Catherine knew she had to go to the prison. The man who was sentenced to die the next morning was in a fury. He assaulted anyone who entered his cell. The ridiculousness of his unjust conviction had enraged him to madness. The priests would enter to hear his confession and then hurriedly rush back out the door, contented that they had done their duty to at least try, but relieved that they had escaped relatively intact.
Catherine’s love for this unfortunate man she had yet to meet—and her love for God—drew her to the peripheries of her city, to this desolate place. No one, including the jailer, would turn her back. This woman, who would convince Pope Gregory XI to leave the safety of Avignon and return the papacy to a very dangerous Rome, was not to be contravened by any jailer. And so, the door was unlocked and she entered.
We don’t know the prisoner’s reaction to seeing St. Catherine of Siena enter his cell. We don’t know their conversation. But we do have the briefest of summaries from Catherine herself, included in a letter to her spiritual director: “He received such strength and consolation from my visit that he went to confession and prepared himself well.”[i] While a final reconciliation with God was indeed Catherine’s great hope, something else truly beautiful also emerged from this encounter. “He had just one fear, namely, that he might not be strong enough when the moment came…” The shadow of his coming execution and death had nearly overwhelmed him. He turned in his need to Catherine and “he asked me to promise, for the love of God, that I would be with him when the time of execution came…He kept saying, ‘Stay with me and don’t leave me; then I shall be fine, and I shall die content.’”
The next morning, after receiving Holy Communion for the first time, he was led to the streets on his way to execution. In this moment, Catherine turned to him and said, “Courage, my dear brother; we shall soon be at the wedding feast. You will go there bathed in the sweet blood of God’s Son, and in the sweet name of Jesus. Never forget this.” And then, she reminded him of her promise, “I shall be waiting for you at the place of execution.” With this reminder of Catherine’s presence with him, “his heart lost all its fear, his face changed from sadness to joy and he rejoiced and exulted, saying, ‘How have I received so much grace that my soul’s delight will be waiting for me at the holy place of my execution?’ (He had been given so much light that he could call the execution place ‘holy!’) And he added, ‘I shall go joyfully and courageously, and it will seem like a thousand years until I get there, thinking that you will be there waiting for me.’”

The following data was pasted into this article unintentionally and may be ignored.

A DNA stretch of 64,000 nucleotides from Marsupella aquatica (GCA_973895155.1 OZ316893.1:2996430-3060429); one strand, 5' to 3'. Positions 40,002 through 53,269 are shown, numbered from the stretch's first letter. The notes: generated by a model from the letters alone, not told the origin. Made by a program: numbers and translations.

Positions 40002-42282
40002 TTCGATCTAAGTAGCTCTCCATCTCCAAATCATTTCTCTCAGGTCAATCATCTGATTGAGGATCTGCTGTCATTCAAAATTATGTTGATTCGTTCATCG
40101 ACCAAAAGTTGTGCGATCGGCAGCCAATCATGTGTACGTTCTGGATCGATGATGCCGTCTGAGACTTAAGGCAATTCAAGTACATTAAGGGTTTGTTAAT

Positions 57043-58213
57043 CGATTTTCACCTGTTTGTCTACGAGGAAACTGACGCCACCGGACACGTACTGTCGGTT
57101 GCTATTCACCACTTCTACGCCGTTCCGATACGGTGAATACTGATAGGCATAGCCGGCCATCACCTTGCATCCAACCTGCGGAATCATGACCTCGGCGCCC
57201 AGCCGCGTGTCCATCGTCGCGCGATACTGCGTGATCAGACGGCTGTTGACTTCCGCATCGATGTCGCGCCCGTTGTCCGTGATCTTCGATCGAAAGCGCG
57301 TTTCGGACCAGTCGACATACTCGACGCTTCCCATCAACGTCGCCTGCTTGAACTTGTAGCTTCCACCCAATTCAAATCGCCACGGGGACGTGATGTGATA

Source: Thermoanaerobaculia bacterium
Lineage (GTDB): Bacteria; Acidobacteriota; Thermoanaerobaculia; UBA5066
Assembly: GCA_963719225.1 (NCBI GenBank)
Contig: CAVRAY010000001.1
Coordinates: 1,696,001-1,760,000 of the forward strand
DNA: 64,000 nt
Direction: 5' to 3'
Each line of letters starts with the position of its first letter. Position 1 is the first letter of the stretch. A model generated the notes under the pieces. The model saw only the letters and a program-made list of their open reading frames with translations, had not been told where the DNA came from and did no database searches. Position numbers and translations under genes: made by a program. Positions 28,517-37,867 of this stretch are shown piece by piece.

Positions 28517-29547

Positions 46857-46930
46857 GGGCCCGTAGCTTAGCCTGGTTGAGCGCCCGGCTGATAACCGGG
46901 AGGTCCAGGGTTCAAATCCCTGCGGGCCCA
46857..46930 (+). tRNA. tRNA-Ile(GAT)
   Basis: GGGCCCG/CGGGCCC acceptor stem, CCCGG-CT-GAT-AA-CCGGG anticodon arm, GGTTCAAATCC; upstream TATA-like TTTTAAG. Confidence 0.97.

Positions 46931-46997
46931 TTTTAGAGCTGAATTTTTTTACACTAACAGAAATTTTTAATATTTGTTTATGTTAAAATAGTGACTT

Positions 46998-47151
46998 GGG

While Niccolo was paraded through the city, enduring the jeers of the Sienese people, Catherine walked briskly to the place of execution to await him. Her depth of friendship—and desire to accompany him—caused her to resist any impulse to distance herself from this experience. Instead, she knelt down and put her own neck on the block as she prayed “for the grace that I wanted, namely, that I might give him light and peace of heart at the moment of death, and then see him reach his goal.”
And then, the sound of the execution parade reached her ears. She looked up and “he arrived, like a meek lamb, and when he saw me he began to smile. He asked me to make the sign of the cross over him, so I blessed him and said, ‘Down to the wedding feast, my gentle brother. You will soon be in everlasting life.’” Even now, Catherine did not step back. She knelt down again in solidarity, cradled his cheeks in her hands, and as he gazed into her eyes, he murmured “Jesus” and “Catherine” as he was violently ushered into eternity.
This is Christian friendship. It is self-giving, persevering through every fear. Christian friendship is that category of friendship that is animated by a transforming grace, empowering a fidelity and a love that exceeds our natural capabilities. And, as such, it is a foretaste of the intimate communion of friendship that will be enjoyed for all eternity by those who by grace enter the Kingdom of Heaven. For “God himself is an eternal exchange of love, Father, Son and Holy Spirit, and he has destined us to share in that exchange” (CCC par. 221).
Dr. James Pauley is Professor of Theology and Catechetics at Franciscan University of Steubenville and author of the book Liturgical Catechesis in the 21st Century: A School of Discipleship (Liturgy Training Publications, 2017).
[i] All citations from this letter come from L 273, DT XXXI contained in Catherine of Siena: Passion for the Truth and Compassion for Humanity, Mary O’Driscoll, OP, ed. (Hyde Park, NY: New City Press, 1993), 41-43.
This article originally appeared on page 5 of the printed edition.
Art credit: Relief of Saint Catherine of Siena near Sant Angelo ©Shutterstock.com